The most brutal scene in 12 Years a Slave, Steve McQueen’s faithful adaption of Solomon Northup’s slave narrative, is the whipping of Patsey, the slave master’s coerced mistress and one of the most productive workers on the plantation. She’s whipped for sneaking off to a neighboring plantation and bringing back a bar of soap, a luxury that her master does not provide. The scene comes very close in intensity, duration, and in blood shed to the scourging of Christ in Mel Gibson’s The Passion of the Christ, a comparison that does not work to the advantage of McQueen’s film. In Northup’s biography the girl is spread- eagle on her stomach, tethered to four stakes. McQueen sets her upright, kneeling and tied to a pole, a posture perhaps designed to remind us, whether we are students of Renaissance paintings that depict New Testament scenes or devotees of the Stations of the Cross, of the flogging of Jesus at the pillar. Thus we are repeatedly shown the agony on the face of the victim and the wounds on her back. Is it possible that her thin, malnourished body could survive such pain?
Seeking relief from the brutality, the viewer may turn to the tableau that McQueen has constructed around the stake. The viewer may not only find distraction but also a lesson in the gender and economic dynamics of slavery, an institution that degraded the lives of slaves and masters alike. At some steps removed from the stake is the hysterical master punishing his slave mistress for leaving without permission, and, as he imagines, for intimacies with a slave on a neighboring plantation. Edwin Epps, the abusive, alcoholic slave owner is hysterical in his desire for seemingly insatiable vengeance. The autobiography describes him as overweight and portly, adding to his unattractiveness; the film’s villain is the handsome and fit Michael Fassbender. At a few steps removed from the evil owner is his shrewish wife. Jealous about her slave rival but also incapable of getting out of the toxic relationship with her husband because of the Southern code, she urges on the bloodbath. Yet, there’s a curb on her passion because she, like her husband, realizes that getting rid of Patsey, either by sale or by death, will mean a decline in farm productivity, for the dexterous Patsey can outpick all of the men. The film makes clear that Epps acts in part to please his green-eyed wife, a woman who is none too pleased with him. Lady McBeth is alive in Louisiana.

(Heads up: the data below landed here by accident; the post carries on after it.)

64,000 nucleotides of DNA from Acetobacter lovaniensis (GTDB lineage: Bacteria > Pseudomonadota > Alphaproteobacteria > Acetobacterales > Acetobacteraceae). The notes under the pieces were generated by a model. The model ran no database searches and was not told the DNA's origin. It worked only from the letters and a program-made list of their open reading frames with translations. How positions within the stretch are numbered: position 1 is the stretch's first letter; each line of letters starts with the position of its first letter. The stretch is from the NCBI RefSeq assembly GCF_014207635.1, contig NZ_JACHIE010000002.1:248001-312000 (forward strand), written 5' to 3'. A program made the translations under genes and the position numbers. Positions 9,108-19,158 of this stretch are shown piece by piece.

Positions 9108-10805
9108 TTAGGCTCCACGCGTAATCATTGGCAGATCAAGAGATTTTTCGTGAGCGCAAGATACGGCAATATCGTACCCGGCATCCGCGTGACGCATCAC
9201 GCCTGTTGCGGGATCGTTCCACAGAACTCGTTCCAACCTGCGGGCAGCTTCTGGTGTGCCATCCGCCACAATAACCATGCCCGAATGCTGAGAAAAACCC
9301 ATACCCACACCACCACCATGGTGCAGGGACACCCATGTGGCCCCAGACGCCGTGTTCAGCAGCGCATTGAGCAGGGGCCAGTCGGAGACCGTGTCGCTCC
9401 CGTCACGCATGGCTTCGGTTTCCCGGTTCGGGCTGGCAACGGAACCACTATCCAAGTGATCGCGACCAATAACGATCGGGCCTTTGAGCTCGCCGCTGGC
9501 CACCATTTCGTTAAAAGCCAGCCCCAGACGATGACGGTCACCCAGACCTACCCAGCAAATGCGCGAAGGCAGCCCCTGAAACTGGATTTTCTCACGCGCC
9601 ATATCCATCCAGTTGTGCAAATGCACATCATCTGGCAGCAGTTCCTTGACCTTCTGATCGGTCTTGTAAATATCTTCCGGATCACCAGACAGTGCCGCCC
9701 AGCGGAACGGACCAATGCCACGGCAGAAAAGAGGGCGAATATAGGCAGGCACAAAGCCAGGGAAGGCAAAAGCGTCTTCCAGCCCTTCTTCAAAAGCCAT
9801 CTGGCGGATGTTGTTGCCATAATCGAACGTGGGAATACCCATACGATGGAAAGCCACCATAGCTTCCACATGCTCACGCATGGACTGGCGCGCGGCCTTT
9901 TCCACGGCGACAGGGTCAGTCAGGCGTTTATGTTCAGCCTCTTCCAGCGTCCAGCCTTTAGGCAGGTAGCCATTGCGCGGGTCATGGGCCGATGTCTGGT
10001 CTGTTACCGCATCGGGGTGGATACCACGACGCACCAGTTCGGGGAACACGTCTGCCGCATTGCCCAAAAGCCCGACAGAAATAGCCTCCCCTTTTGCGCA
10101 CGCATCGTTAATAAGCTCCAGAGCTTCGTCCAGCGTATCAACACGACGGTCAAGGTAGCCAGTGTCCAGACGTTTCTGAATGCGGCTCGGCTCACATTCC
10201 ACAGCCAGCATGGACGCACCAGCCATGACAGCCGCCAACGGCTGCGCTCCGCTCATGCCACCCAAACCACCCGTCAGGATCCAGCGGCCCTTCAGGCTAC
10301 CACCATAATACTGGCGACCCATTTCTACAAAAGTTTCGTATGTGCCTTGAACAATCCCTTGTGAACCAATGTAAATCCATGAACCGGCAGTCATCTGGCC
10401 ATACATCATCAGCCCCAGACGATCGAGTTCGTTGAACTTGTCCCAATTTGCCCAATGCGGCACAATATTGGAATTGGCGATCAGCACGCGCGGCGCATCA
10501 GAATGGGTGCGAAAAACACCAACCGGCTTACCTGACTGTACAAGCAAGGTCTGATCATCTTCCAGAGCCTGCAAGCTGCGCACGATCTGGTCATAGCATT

In the tableau the one who inflicts the pain is none other than Solomon Northup, rechristened Platt. Under the threat of death, he is forced by Epps to whip a fellow slave. He requests permission to stop but is ordered to double down. One can only wonder how long this act of impotence and humiliation will linger in Platt’s consciousness. And despite Patsey’s post-whipping forgiveness, one wonders too if her forgiveness of Platt and by extension all male slaves can ever be complete. In such moments are future relationships between black men and black women contaminated?
The tableau also raises other interesting questions, especially at a time when we hear talk of secession and redressing the “war of Northern aggression’’ coming from citizens who want to “take America back.” And at a time when relatively powerless individuals – black and white – who should be united by common interests, are pitted against one another (when has it not been so in America?). Epps’s Louisiana plot is light years away from the large-scale, Tidewater plantations that form our popular culture image of the antebellum South. The film drives out of our imagination these unrepresentative depictions of the slave economy. In the years immediately preceding the Civil War, there were more slaves living on hardscrabble, frontier farms than on the majestic plantations like Margaret Mitchell’s Tara, Scarlett O’Hara’s doamin. Platt is one of no more than a dozen slaves working for Epps, and Epps is subject to economic anxieties causes by weather, plant disease, and ambitious neighbors. Neither Northrup’s biography nor McQueen’s film venture into an examination of the macroeconomics of the “peculiar institution”; that’s the work of documentaries like the brand-new The African-Americans: Many Rivers to Cross, a PBS series written by Dr. Henry Louis Gates. But if while looking at this case study, one is to extend any sympathy to the cruel slave owner, it is because he’s another poor soul who is a slave to forces outside of his control and saddled by the master narrative of white superiority that can’t explain his daily experiences. Degrading all who are part of its machinery, slavery set marginal whites against chattel blacks but it also set husbands against wives and, as the whipping scene makes clear, brothers against sisters against their will.